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And strange 'twas amid that hideous heap to see
Some shrouded in their long and golden hair,
As if not dead, but slumbering quietly
Like forms which sculptors carve, then love to agony
Famine had spared the palace of the king :-
He rioted in festival the while,
He and his guards and priests; but Plague did fling
One shadow upon all. Famine can smile
On him who brings it food, and pass, with guile
of thankful falsehood, like a courtier grey,
The house-dog of the throne ; but many a mile
Comes Plague, a winged wolf, who loathes alway
The garbage and the scum that strangers make her prey.
So, near the throne, amid the gorgeous feast,
Sheathed in resplendent arms, or loosely dight
To luxury, ere the mockery yet had ceased
That lingered on his lips, the warrior's might
Was loosened, and a new and ghastlier night
In dreams of frenzy lapped his eyes ; he fell
Headlong, or with stiff eyeballs sate upright
Among the guests, or, raving mad did tell
Strange truths-a dying seer of dark oppression's hell.
The Princes and the Priests were pale with terror ;
That monstrous faith wherewith they ruled mankind
Fell, like a shaft loosened by the bowman's error,
On their own hearts: they sought and they could find
No refuge-'twas the blind who led the blind !
So, thro' the desolate streets to the high fane
The many-tongued and endless armies wind
In sad procession: each among the train
To his own Idol lists his supplications vain.
"O God !” they cried, “we know our secret pride
Has scorned thee, and thy worship, and thy name.
Secure in human power we have defied
Thy fearful might ; we bend in fear and shame
Before thy presence; with the dust we claim
Kindred. Be merciful, o King of Heaven !
Most justly have we suffered for thy fame
Made dim, but be at length our sins sorgiven,
Ere to despair and death thy worshippers be driven.
“O King of Glory! thou alone hast power !
Who can resist thy will? who can restrain
Thy wrath, when on the guilty thou dost shower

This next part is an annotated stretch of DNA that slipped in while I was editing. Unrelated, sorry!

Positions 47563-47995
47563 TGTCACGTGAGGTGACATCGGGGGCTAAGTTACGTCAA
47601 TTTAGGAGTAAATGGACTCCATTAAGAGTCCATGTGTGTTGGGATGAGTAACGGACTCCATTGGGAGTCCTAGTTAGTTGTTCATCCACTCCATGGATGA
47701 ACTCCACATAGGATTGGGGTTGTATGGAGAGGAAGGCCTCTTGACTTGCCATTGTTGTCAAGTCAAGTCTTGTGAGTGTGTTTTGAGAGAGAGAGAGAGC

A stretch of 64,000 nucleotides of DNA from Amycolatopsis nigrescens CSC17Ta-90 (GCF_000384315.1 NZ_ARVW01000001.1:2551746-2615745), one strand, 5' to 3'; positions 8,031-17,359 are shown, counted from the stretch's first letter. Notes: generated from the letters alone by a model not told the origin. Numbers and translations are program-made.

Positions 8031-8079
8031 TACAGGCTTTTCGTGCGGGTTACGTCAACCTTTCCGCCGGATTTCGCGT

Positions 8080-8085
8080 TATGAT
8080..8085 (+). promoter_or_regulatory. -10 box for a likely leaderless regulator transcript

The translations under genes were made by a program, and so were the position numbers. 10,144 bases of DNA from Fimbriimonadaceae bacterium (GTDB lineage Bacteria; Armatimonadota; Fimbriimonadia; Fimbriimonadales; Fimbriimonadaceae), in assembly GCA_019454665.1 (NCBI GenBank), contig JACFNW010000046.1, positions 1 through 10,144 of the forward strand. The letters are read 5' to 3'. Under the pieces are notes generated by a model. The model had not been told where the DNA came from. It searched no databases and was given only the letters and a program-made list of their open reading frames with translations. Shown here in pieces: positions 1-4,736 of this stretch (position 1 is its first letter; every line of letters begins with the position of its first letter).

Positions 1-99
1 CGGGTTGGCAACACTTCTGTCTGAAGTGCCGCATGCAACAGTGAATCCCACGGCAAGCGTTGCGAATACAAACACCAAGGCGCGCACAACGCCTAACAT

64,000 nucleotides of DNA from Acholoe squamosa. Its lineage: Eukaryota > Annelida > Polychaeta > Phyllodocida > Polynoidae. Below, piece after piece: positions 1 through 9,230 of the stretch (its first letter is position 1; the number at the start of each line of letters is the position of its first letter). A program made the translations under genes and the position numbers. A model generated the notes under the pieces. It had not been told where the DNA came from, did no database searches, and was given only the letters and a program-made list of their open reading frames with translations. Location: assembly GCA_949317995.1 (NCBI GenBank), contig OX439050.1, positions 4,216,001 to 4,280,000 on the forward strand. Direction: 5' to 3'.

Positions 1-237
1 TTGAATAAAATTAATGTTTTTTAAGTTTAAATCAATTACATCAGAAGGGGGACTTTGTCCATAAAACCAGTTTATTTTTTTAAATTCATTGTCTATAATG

The shafts of thy revenge,-a' blistering rain ?
Greatest and best, be merciful again !
Have we not stabbed thine enemies, and made
The Earth an altar, and the Heavens a fane,
Where thou wert worshipped with their blood, and laid
Those hearts in dust which would thy searchless works
have weighed ?
“ Well didst thou loosen on this impious City
Thine angels of revenge : recall them now.
Thy worshippers, abased, here kneel for pity,
And bind their souls by an immortal vow,
We swear by thee! and to our oath do thou
Give sanction, from thine hell of fiends and flame,
That we will kill with fire and torments slow
The last of those who mocked thy holy name,
And scorned the sacred laws thy prophets did proclaim.'
Thus they with trembling limbs and pallid lips
Worshipped tneir own hearts' image, dim and vast,
Scared by the shade wherewith they would eclipse
The light of other minds ;--troubled they pass'd
From the great Temple.-Fiercely, still, and fast
The arrows of the plague among them sell,
And they on one another gazed aghast,
And thro' the hosts contention wild befell,
As each of his own god the wondrous works did tell.
And Oromaze, Joshua, and Mahomet,
Moses, and Buddh, Zerdusht, and Brahm, and Foh
A tumult of strange names, which never met
Before as watch words of a single woe,
A rose. Each raging votary 'gan to throw
Aloft his armed hands, and each did howl
**Our God alone is God!" and slaughter now
Would have gone forth, when from beneath a cowl
A voice came forth, which pierced like ice thro' every
'Twas an Iberian Priest from whom it came,
A zealous man, who led the legioned west
With words which faith and pride had steeped in flame,
To quell the unbelievers; a dire guest
Even to his friends was he, for in his breast
Did hate and guile lay watchful, intertwined
Twin serpents in one deep and winding nest:
He loathed all faith beside his own, and pined
To wreak his fear of Heaven in vengeance on mankind
But more he loathed and hated the clear light
Of wisdom and free thought, and more did fear
Lest, kindled once, its beam might pierce the night